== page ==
It is no coincidence that some of the most read and celebrated titles of our time were once – or currently are in some areas – banned books. The Library of Congress presented an exhibition in 2012 entitled: ‘Books that shaped America’, intending to spark a dialogue on the titles of most influence in society. Among those titles are many books that have at one time or another, in one place or another, been considered taboo and unfit for public consumption. The Scarlet Letter sparked outrage following its 1850 publication for sexual and pornographic obscenity, just as treasured and now widely taught British classics Ulysses and The Canterbury Tales have faced condemnation and censorship along similar lines.
Boundary pushing, controversial titles have been attracting mass readership for hundreds of years. What is becoming apparent in the (supposedly) more forward-thinking, liberal society of today, however, is the prevalence of the overexertion of governments and education boards in their censorship of literature. It doesn’t seem to take much to qualify as boundary pushing and controversial. Alice’s Adventures in Wonderland, Harry Potter and the Philosopher’s Stone and Green Eggs and Ham have all been banned in recent years for what appear to be tenuous reasons. Alice was said by the Chinese Government to be dangerous to the minds of children in its likening of animals to humans, Rowling’s bestseller has been struck down in areas of America for promoting dark arts andwitchcraft, and Dr Seuss’ nonsense favourite has been restricted publication due to its apparent portrayal of early Marxism.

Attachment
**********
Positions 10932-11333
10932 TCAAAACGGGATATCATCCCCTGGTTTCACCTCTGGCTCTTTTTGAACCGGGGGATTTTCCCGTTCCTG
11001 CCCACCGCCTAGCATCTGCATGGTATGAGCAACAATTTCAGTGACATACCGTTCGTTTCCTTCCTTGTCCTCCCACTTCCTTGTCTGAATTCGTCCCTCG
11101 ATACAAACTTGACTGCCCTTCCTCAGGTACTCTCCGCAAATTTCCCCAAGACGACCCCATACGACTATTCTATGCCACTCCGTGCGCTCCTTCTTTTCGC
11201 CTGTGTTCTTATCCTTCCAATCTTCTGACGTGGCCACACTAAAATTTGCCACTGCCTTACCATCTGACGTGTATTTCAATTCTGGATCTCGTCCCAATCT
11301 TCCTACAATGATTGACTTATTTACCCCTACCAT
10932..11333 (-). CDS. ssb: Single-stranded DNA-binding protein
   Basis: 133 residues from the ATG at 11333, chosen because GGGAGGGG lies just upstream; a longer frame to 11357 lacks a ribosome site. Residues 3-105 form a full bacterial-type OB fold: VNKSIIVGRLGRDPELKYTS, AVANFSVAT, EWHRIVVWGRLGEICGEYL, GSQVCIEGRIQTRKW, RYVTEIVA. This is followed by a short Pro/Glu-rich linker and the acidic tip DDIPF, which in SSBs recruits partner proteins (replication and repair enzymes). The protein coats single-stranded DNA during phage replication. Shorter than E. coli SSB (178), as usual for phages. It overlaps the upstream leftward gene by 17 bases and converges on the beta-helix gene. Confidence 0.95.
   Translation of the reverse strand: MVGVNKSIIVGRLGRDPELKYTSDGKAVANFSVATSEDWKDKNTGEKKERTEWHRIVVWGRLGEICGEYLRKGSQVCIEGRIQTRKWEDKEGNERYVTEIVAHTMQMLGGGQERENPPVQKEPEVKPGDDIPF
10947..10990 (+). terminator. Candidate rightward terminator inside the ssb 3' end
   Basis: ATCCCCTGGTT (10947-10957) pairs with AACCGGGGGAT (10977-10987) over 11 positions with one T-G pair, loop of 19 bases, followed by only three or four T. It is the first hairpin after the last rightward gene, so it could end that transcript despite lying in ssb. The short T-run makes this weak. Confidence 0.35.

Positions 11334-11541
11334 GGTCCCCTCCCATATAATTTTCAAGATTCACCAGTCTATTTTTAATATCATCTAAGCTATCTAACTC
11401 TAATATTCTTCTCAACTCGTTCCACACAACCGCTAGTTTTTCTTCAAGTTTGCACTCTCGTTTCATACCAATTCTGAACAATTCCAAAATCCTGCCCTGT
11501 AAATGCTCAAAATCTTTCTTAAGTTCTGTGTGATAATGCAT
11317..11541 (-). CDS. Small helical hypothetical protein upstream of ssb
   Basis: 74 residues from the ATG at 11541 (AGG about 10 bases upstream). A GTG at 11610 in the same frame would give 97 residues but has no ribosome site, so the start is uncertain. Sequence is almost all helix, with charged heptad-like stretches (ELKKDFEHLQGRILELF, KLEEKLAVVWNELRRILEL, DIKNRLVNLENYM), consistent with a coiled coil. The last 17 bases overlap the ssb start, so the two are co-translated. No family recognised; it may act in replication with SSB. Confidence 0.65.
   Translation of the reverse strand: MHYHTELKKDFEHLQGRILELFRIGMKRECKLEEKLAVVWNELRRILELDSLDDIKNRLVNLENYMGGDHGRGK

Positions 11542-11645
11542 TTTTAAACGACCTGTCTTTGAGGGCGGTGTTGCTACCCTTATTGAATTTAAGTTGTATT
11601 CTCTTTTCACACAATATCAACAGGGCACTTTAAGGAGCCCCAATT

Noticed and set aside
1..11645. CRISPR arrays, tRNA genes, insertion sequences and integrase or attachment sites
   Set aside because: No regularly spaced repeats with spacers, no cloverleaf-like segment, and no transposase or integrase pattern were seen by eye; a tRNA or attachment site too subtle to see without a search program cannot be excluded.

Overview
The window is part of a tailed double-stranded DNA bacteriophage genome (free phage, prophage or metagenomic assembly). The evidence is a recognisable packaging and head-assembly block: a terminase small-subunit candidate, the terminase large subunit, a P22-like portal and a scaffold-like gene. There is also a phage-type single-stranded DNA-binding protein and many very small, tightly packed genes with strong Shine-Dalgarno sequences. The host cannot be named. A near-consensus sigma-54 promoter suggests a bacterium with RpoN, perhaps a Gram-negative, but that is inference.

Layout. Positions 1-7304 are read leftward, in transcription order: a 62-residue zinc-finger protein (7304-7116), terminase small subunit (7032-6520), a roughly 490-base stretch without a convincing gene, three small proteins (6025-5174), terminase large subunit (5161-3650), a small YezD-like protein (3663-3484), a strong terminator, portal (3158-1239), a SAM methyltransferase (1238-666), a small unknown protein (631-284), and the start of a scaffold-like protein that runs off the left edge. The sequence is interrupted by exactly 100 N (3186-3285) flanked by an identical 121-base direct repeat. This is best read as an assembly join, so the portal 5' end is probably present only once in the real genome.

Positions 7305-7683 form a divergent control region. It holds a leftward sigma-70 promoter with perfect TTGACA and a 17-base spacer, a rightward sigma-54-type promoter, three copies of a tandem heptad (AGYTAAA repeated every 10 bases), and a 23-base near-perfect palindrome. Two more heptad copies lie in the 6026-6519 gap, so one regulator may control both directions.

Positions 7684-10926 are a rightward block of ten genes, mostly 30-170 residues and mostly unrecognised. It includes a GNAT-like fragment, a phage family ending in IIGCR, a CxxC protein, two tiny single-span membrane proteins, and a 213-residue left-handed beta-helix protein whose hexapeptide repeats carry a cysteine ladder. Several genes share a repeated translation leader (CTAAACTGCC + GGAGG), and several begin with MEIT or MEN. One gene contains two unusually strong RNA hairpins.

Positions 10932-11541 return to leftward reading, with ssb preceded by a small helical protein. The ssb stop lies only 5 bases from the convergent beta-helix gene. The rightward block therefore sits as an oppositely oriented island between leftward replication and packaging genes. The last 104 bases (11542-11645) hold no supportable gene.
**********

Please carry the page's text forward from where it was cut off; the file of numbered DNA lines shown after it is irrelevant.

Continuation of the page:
There was a time in which society was far more morally sensitive to oversexed novels, as with The Scarlet Letter, or contexts in which potential for damaging influence of publications such as Mein Kampf, call for and even justify censorship. The banning of works like Harry Potter and Alice in Wonderland, by contrast, is increasingly petty. Author Salman Rushdie has condemned the labelling of books as ‘taboo’ in an article for The New Yorker: “At its most effective the censor’s lie actually succeeds in replacing the artist’s truth… The assumption of guilt replaces the assumption of innocence.” It is fair to say that Rowling is not looking to insight an uprising of young witches, and no primary school child is opening Green Eggs and Ham and walking away with an opinion on Marxism.
Sometimes literature need not be weighed down by the baggage of its context and the subjective perceptions of a few should not restrict the many. Each of these children’s books are written to inspire imagination, they champion innocence and explore the fantastical. To tell a child immersed in Alice’s Adventures in Wonderland that they are doing something wrong, to attach the ‘taboo’ label onto something being enjoyed from an uncorrupted perspective – at that point censorship has overreached. Is Rowling encouraging the children of America to practice black magic, or has she just written an innocent piece of fiction our generation grew up with and loved? Can a story not simply be a story?